Kinda went off a rant here, but read the first article I sent you and just run the Triumvirate for a cycle or two (a cycle is the 4 week block the program runs in) and see what you think. It’s really simple and has it all layed out for you. Exactly what you need to do, every day. Otherwise I’m sure the book (never read it) has an even more simple “beginners” program.


Thanks a lot, that was really helpful and thorough. I’ll stick with Triunvirate for at least 4 cicles and see what happens. I really appreciate your help.

Wait till you get the book and try the beginner prep program that should be great for you. Ca a pris une semaine par poste pour le recevoir ici en Isreal alors soit patient. Jassume avec un nom comme Gaston que t francais bien sure.

Yeah, no problem.

One more thing I’d add, in terms of shoulder health, is to do face-pulls or pull-aparts with a band in between every set of bench pressing and overhead pressing.

If you don’t know what those movements are, just look them up on here - there’s been tons of articles about them. John Rusin has several it seems like. That’s just an extra way to get in some upper back work without tiring yourself out for the pressing. Then you can do your bigger pulling work, like chinups and rows, afterwards.

I’d do 20-40 reps between sets. I personally do 100 of one of the movements every single day, and it’s helped with some shoulder issues. If you’d rather focus on your pressing and not do anything between sets, just do 100 reps of one of those at the beginning or end of the workout.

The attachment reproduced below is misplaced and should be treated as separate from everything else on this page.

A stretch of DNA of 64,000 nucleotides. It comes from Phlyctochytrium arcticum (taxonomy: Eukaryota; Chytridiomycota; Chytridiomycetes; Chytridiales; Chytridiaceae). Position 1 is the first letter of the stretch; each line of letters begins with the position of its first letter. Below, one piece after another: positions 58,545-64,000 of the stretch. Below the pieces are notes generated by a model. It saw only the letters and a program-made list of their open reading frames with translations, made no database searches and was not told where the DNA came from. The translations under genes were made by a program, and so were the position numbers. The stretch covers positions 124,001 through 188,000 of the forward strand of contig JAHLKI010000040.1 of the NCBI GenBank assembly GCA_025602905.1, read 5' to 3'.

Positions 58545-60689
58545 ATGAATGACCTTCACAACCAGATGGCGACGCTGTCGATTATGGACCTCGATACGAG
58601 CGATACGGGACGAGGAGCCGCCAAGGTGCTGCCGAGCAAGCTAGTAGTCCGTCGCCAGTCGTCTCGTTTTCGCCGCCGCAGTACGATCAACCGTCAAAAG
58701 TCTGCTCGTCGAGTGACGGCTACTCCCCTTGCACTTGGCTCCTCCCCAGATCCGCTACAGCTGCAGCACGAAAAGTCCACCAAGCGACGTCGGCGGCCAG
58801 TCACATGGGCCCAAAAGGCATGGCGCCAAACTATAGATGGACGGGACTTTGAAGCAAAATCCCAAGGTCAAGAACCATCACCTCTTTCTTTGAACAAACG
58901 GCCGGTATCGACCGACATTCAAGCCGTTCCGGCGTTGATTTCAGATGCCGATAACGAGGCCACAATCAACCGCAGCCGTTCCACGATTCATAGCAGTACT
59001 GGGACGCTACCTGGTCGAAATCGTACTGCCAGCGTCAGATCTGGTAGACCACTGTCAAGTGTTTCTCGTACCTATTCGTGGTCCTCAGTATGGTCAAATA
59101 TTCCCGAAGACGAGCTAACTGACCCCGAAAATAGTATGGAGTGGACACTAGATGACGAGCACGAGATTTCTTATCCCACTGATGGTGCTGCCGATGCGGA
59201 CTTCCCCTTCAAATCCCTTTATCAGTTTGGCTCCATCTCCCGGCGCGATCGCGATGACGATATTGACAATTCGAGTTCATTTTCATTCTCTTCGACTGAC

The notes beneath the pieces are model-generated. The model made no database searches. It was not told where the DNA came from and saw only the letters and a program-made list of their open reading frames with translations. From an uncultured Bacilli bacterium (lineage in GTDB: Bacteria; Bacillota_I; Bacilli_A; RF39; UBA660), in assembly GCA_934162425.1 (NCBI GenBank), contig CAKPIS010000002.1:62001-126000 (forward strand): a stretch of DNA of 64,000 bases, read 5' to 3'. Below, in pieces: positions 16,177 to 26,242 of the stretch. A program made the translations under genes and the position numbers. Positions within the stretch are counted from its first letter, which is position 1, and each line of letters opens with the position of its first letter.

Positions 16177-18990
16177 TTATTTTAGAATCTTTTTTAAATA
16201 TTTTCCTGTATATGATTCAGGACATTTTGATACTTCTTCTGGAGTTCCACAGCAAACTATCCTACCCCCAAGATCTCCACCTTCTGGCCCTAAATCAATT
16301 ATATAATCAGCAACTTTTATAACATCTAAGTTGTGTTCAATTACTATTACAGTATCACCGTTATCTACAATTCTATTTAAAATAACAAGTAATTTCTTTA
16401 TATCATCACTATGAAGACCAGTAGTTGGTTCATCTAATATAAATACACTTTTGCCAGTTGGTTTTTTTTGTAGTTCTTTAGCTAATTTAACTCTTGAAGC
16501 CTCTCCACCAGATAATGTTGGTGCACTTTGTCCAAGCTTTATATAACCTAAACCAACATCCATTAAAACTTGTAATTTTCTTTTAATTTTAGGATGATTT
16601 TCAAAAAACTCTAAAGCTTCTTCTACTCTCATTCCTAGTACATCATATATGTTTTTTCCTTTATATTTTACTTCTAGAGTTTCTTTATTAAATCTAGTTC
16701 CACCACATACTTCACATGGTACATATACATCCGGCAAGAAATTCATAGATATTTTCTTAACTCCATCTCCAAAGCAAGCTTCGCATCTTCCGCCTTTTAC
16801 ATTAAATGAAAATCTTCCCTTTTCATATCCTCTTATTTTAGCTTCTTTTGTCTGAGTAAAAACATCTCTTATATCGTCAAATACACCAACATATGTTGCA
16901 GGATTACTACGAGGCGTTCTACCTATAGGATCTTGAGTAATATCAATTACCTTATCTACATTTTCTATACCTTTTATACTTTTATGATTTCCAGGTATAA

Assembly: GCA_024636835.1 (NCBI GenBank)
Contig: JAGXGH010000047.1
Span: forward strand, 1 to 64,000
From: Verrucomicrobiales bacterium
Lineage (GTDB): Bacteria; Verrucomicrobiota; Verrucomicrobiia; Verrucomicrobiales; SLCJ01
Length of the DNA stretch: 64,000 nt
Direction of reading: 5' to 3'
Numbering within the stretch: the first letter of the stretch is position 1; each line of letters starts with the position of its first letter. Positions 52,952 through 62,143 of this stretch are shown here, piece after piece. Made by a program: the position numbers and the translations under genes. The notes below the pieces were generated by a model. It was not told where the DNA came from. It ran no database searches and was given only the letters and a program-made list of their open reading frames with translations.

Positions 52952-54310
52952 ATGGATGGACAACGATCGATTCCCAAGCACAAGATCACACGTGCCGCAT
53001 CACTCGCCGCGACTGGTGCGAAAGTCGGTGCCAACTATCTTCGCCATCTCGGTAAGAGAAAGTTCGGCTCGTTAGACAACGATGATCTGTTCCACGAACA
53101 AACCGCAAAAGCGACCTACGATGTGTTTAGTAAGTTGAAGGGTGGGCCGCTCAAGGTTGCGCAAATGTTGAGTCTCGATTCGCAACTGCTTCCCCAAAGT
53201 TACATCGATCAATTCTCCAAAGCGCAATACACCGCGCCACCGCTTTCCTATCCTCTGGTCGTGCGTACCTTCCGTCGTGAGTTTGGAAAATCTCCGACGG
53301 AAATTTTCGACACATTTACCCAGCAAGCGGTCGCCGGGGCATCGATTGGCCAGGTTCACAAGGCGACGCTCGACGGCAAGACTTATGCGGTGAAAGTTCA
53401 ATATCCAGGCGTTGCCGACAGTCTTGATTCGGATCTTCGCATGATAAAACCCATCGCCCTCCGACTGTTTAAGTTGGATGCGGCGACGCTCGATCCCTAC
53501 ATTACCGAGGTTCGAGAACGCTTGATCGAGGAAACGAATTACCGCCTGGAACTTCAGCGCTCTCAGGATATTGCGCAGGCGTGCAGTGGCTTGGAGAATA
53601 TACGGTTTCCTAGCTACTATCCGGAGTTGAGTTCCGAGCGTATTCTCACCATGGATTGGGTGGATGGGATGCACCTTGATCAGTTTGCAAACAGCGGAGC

Triumvirate is a great way to dive into 5/3/1. You’re really thinking about this very sensibly.

As an aside, I’ve been doing BJJ for about a year and a half after running at least 20 or so cycles of 5/3/1 (I’d have to go back and check my log, but nearly 2 continuous years of 5/3/1 progression). This is purely anecdotal, but I think getting stronger overall, especially in your posterior chain, is a great way to not get mangled on the mats.

The guys I look up to in BJJ are the ones who are still kicking ass in their 40’s (I’m 38). Almost every single one I know has respectable lifts on top of enough longevity in BJJ to make real progress. Meanwhile, I’ve seen some pretty nasty injuries and repetitive-use issues prop up in the BJJ crowd I’d respectfully term “toothpicks”. Guys in their 20’s always getting banged up, can’t stack themselves anymore, all kinds of bad stuff.

This is all purely anecdotal of course. I’m sure plenty of monsters have hurt themselves on the mats too. That’s just what I see in the people I observe.

Good luck in your training!

Thanks for your message, but I’m not french haha just the name I guess. I realized there’s a Kindle edition, so I’m going to get that instead of the paperback. Cheers!

I’ll certainly do that! No rubber bands in my gym, however, I have one myself, so I’ll just take it and will do 100 after every lifting sesion. I really need my shoulders healthy, so I’ll take your advice. Thanks again!

Thanks for your message! I’ve been training BJJ for 7 years now, however, as the past 2 years of my life have been kind of crazy, I’m still a brand new purple belt. I tried to get back on the mats about a month ago, completly out of shape and weak as I could possibly be; needless to say, I goy my ass handed out even by white belts haha and of course, I broke a rib, which is why I’m off the mats once again, this time capitalizing my time to get stronger as I’m now pain free. Cheers!

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There is no kindle version or Forever, you should order it and have the physical book. It’s great.

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For what it’s worth I bought the Kindle edition and plan on buying the paper version of the books. There’s so much info it’s way easier in my mind to be able to highlight and bookmark a physical copy. I understand you can do that on e-readers as well but I feel it’s easier in paper version.